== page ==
(Top Posts - Distance From Belief
in theism - 122604)
Tooth fairies, do you believe?
Most who've passed puberty,
don't, but do tend
to keep their disbelief apart from those under the
spell of innocence and childhood.
If tooth fairies were treated
as all-powerful beings
in our culture, with belief in them claimed to lead
to eternal life, with disbelief in them claimed to
lead to eternal damnation or torment or oblivion,
with massive buildings centered around worship-
ping them, with organizations/religions centered
on promoting belief in them, with a huge document
called the Fible describing them with over 4,700
mentions of them, would tooth fairies be any more
real than the tooth fairies you no longer believe in,
if you ever did believe in them?
Well, if tooth fairies were
the center of the religions
most were raised in, in America, chances are just as
likely that songs like Tooth Fairies Bless America
-and- phrases like One Nation Under Tooth Fairies
would be a traditional part of your culture as are
songs like God Bless America and phrases like One
Nation Under God.
And as for belief, you'd
be just as likely to believe
in the 'reality' of tooth fairies if you were raised to
believe they were real as you now may be to be-
lieve in the 'reality' of God (the one you were raised
to believe in).
Think about it.
A claim does not a tooth
fairy make. Same goes
for God, any God, the God of your culture, or the
God (or Gods) of any other culture.
Evidence, that's all that's
missing when it comes to
claims for God, and claims for tooth fairies. Got
any evidence for the existence of either? If you
think you do, is your evidence as applicable to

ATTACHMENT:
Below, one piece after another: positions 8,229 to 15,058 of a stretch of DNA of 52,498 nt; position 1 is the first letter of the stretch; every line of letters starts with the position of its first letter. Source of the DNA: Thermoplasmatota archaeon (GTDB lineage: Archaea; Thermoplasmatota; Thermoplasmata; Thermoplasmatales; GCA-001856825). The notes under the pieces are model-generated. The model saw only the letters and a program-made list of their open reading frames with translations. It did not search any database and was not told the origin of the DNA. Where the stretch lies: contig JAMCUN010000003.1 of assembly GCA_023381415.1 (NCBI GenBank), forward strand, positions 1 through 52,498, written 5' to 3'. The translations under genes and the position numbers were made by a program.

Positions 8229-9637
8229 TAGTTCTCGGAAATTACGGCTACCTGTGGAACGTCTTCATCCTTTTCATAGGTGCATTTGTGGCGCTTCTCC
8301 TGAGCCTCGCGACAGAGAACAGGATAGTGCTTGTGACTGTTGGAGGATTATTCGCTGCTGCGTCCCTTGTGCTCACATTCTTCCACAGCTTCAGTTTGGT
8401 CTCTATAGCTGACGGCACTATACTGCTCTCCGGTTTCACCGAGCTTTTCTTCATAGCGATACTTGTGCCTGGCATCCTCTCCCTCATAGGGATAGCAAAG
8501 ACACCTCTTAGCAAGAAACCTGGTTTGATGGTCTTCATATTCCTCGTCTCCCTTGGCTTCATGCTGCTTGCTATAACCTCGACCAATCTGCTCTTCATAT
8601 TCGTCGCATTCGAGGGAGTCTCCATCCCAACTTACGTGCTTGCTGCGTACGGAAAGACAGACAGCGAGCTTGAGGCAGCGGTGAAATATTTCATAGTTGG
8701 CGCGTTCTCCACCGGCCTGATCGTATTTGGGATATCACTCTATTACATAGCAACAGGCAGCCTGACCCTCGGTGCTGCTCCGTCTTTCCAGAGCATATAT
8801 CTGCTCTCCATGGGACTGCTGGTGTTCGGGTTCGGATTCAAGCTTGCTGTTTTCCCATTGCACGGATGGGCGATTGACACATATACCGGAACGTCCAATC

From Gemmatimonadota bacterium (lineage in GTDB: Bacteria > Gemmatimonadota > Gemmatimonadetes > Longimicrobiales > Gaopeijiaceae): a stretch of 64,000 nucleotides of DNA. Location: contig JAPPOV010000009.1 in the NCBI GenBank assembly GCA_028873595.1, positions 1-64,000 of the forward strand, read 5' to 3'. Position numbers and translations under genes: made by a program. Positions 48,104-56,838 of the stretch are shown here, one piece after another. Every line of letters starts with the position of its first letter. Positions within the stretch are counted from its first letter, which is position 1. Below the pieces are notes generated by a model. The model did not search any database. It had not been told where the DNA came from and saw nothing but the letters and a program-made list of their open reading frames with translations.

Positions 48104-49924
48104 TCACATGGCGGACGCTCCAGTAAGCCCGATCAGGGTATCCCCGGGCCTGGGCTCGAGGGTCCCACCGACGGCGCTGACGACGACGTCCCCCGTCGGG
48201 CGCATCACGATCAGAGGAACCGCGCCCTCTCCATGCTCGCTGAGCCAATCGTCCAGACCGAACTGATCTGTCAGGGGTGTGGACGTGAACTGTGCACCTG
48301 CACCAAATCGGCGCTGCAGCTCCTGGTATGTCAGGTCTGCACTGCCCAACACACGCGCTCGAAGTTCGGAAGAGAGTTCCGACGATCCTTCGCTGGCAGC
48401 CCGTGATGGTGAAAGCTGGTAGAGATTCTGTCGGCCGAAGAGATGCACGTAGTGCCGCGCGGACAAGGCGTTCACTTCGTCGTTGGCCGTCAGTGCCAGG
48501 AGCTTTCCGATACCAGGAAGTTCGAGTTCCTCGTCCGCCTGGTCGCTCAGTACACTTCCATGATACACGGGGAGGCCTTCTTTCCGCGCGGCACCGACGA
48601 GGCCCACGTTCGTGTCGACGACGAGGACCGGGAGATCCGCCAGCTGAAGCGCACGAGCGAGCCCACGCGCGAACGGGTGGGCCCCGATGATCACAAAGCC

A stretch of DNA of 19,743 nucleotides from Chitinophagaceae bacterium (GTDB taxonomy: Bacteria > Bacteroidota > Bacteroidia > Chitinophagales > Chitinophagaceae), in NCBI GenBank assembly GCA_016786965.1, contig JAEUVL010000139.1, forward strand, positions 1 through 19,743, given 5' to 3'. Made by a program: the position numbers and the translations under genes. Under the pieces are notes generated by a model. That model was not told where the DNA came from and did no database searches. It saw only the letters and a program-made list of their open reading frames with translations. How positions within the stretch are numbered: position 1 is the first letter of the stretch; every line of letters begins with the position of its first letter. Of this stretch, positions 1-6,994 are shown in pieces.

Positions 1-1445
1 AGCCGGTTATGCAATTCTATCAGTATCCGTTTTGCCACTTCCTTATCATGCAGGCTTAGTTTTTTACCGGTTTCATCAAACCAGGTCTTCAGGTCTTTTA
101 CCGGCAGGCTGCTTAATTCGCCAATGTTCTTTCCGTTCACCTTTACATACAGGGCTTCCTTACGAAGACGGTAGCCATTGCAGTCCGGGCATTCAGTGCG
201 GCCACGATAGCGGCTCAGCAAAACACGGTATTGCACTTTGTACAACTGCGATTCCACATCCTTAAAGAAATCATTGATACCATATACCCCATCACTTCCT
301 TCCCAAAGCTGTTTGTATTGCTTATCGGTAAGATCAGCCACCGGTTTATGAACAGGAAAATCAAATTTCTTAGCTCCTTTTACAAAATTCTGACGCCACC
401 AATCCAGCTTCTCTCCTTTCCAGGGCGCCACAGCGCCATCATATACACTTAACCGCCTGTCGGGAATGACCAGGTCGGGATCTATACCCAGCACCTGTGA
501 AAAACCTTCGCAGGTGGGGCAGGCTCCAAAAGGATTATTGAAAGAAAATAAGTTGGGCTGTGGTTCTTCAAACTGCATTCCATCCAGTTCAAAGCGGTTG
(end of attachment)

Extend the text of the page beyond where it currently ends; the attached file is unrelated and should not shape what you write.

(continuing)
tooth fairies as it is to God? If so, how so? If not,
If all that's missing from
a claim for God is a God,
then how does a claim for God differ from a claim
for any other unsubstantiated being? Does claiming
a God exist create a God? Does claiming tooth fair-
ies exist create tooth fairies? Does promising im-
mortality or threatening eternal damnation or torment
or oblivion create God or tooth fairies?
No, no, no, and no, not
for those past childhood, as
in childhood, the innocence leads to most believing
in whatever their parents and authority figures tell
them is true.
How does a God that does
nothing differ from a
God that's non-existent? How does a tooth fairy
that does nothing differ from a tooth fairy that's
It doesn't unless folks
pretend a God exists, or
unless an existent God does nothing, and it
doesn't unless folks pretend tooth fairies exist,
or unless existent tooth fairies do nothing.
In both cases, it's make
believe at play, not God,
not tooth fairies.
Is it time that humankind
outgrow their fascination
with fooling children into believing in God, and
leveraging their existence in this life and a sup-
posed other life off of a supposed God, an entity
nothing more than the make believe of ancients
without a clue?
If children can handle the
fiction of tooth fairies
at some point, as disappointing as that might
be for them, as disillusioned as they might be
from being lied to about a fantasy, why can't
they also handle the fiction of God?
Does a claim of reality
make for a reality?
For those who still believe
in God, perhaps you
are best suited to answer those questions, as
for you, it remains a childhood fantasy in which
the social, cultural, religious, and/or familial
influences you exist within are reluctant to tell
you, as they did at some point with tooth fairies,
"Never mind, God is
just make believe."